Daimler is now considering building Mercedes-Benz cars in Russia as part of its global expansion, as it aims to become the best-selling luxury automaker in the world.
“We have been looking at the basic parameters and potential of local production of passenger cars in Russia and have held various discussions,” the German automaker said in a statement.
Daimler did not reveal other details, such as the companies it is in discussions with. It also did not provide a timeline for Russia production.
The automaker is planning to expand production in order to meet 2020 growth targets, as well as to manufacture more vehicles in close proximity to the markets where they will be sold. Chief Executive CEO Dieter Zetsche wanted the brand to surpass rivals BMW and Audi to again hold the global luxury sales leader title. Daimler was unseated by BMW in 2005 and kept in second place by Audi in 2011.
Despite slow growth, the Russian market remains appealing due to the fact that there are less cars in the country. Russia has less cars per capita compared to Germany, which is the largest auto market in Europe. In 2013, there were 2.78 million cars sold in Russia, a country of 142 million residents. Meanwhile, 2.95 million cars were sold in Germany, home to 80 million people.
Strong sales also make Russia a good choice for Daimler. Mercedes-Benz did well in the country last year. Based on the data from the Association of European Businesses, the brand sold more cars than the competition with total sales of 44,376 units in 2013. BMW placed second in luxury sales with 42,071 units while Audi was in third place with 36,150 units.
Vedomosti, a Russian business daily, reported that Daimler was in talks with some potential partners. At present, the German automaker has two partners in Russia. It has an 11 percent stake in truckmaker Kamaz and is in partnership with GAZ for the production of Mercedes Sprinter vans.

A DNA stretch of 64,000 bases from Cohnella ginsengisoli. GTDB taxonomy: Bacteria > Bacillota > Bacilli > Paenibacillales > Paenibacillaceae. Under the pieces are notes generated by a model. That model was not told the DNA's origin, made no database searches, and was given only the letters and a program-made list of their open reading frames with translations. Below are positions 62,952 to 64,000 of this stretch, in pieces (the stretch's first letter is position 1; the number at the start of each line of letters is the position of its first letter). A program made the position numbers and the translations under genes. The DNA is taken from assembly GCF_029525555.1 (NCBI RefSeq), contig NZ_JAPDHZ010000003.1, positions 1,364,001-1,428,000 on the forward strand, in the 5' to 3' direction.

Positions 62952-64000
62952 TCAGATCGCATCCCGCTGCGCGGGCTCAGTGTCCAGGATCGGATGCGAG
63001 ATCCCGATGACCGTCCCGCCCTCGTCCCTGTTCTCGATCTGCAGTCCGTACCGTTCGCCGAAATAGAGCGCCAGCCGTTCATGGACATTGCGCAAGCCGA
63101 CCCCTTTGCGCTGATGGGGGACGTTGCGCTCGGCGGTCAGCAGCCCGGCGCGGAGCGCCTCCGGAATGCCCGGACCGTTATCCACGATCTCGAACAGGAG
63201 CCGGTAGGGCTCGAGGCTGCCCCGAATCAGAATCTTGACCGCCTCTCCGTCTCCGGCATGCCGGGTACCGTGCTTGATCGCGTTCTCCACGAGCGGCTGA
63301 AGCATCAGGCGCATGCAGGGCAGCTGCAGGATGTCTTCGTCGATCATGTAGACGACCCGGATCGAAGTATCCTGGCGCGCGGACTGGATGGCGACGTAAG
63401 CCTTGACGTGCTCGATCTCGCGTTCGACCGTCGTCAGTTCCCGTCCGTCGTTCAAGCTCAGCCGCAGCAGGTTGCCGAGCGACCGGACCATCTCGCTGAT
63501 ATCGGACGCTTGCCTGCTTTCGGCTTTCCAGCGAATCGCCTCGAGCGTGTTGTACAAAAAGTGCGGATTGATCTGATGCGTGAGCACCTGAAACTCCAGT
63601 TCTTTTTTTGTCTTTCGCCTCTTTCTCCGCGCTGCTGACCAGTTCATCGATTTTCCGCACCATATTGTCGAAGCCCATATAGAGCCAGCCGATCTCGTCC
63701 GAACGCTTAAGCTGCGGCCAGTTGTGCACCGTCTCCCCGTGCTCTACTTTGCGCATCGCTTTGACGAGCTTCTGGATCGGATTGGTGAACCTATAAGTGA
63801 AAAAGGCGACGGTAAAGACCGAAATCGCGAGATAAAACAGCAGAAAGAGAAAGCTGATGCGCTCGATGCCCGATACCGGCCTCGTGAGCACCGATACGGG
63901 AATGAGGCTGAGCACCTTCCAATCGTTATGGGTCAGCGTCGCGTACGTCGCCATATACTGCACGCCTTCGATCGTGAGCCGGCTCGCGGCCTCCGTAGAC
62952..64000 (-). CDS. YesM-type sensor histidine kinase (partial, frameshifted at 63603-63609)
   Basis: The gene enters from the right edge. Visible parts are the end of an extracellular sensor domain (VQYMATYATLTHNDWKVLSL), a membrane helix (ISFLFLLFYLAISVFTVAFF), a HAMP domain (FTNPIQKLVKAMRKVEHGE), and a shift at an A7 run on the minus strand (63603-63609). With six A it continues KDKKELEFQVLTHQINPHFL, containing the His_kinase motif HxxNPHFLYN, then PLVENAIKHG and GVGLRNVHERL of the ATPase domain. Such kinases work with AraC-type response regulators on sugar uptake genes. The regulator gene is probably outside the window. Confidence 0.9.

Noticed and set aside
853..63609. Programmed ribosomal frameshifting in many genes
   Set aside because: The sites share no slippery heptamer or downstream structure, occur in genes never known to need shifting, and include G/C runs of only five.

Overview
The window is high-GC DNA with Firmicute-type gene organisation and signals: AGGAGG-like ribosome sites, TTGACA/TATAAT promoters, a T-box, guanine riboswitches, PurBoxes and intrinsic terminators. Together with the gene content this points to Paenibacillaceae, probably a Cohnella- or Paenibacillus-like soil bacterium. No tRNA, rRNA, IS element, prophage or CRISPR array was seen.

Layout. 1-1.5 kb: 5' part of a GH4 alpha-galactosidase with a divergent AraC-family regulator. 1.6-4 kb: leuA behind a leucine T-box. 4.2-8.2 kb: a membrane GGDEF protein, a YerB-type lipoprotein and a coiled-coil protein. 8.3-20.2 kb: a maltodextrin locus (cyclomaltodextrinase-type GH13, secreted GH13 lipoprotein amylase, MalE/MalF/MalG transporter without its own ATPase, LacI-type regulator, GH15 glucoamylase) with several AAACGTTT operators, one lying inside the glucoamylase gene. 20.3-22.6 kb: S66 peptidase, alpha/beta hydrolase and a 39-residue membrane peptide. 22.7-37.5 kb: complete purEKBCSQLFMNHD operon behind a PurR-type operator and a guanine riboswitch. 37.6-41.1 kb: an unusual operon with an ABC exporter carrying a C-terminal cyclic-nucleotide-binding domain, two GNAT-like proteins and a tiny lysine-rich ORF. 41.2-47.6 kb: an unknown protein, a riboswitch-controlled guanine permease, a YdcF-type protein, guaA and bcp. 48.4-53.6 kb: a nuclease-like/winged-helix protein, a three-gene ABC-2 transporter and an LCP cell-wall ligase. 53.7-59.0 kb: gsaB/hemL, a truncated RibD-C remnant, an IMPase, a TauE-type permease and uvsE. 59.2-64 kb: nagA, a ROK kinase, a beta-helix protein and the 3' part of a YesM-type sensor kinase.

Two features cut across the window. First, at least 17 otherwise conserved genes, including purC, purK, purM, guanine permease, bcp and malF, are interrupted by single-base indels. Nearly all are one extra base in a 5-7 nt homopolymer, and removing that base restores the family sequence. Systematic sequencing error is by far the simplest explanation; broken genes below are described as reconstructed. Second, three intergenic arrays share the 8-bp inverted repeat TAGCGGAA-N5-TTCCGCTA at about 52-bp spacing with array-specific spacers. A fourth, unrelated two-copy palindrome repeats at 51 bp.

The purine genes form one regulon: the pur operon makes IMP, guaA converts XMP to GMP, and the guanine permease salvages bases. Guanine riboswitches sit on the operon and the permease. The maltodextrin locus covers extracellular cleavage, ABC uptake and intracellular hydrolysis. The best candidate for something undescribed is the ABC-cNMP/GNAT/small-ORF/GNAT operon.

While Daimler is thinking about production in Russia, Ford is downsizing its labor force in the country. The Detroit-based automaker’s Russian joint venture will be cutting 950 jobs at two production plants due to falling ruble as well as declining demand in Russia.
The factory Ford runs in partnership with Sollers, which is located near St. Petersburg, will let go 700 employees as it eliminates one work shift in June. Meanwhile, the Ford-Sollers facility in Tatarstan region will let go 250 temporary workers.
The automaker also announced that the manufacturing at the St. Petersburg factory will be halted for more than four weeks until single-shift operation starts at the paint shop and final assembly hall on June 9th. The St. Petersburg plant manufactures the Focus compact and the Mondeo midsize sedan.
Meanwhile, Ford plans to add production of the EcoSport SUV at a third Russian facility operated by the Sollers venture. This is slated sometime in the latter part of the year.
According to the automaker, its sales in Russia has declined through February, posting a 21 percent decrease to 10,556 units.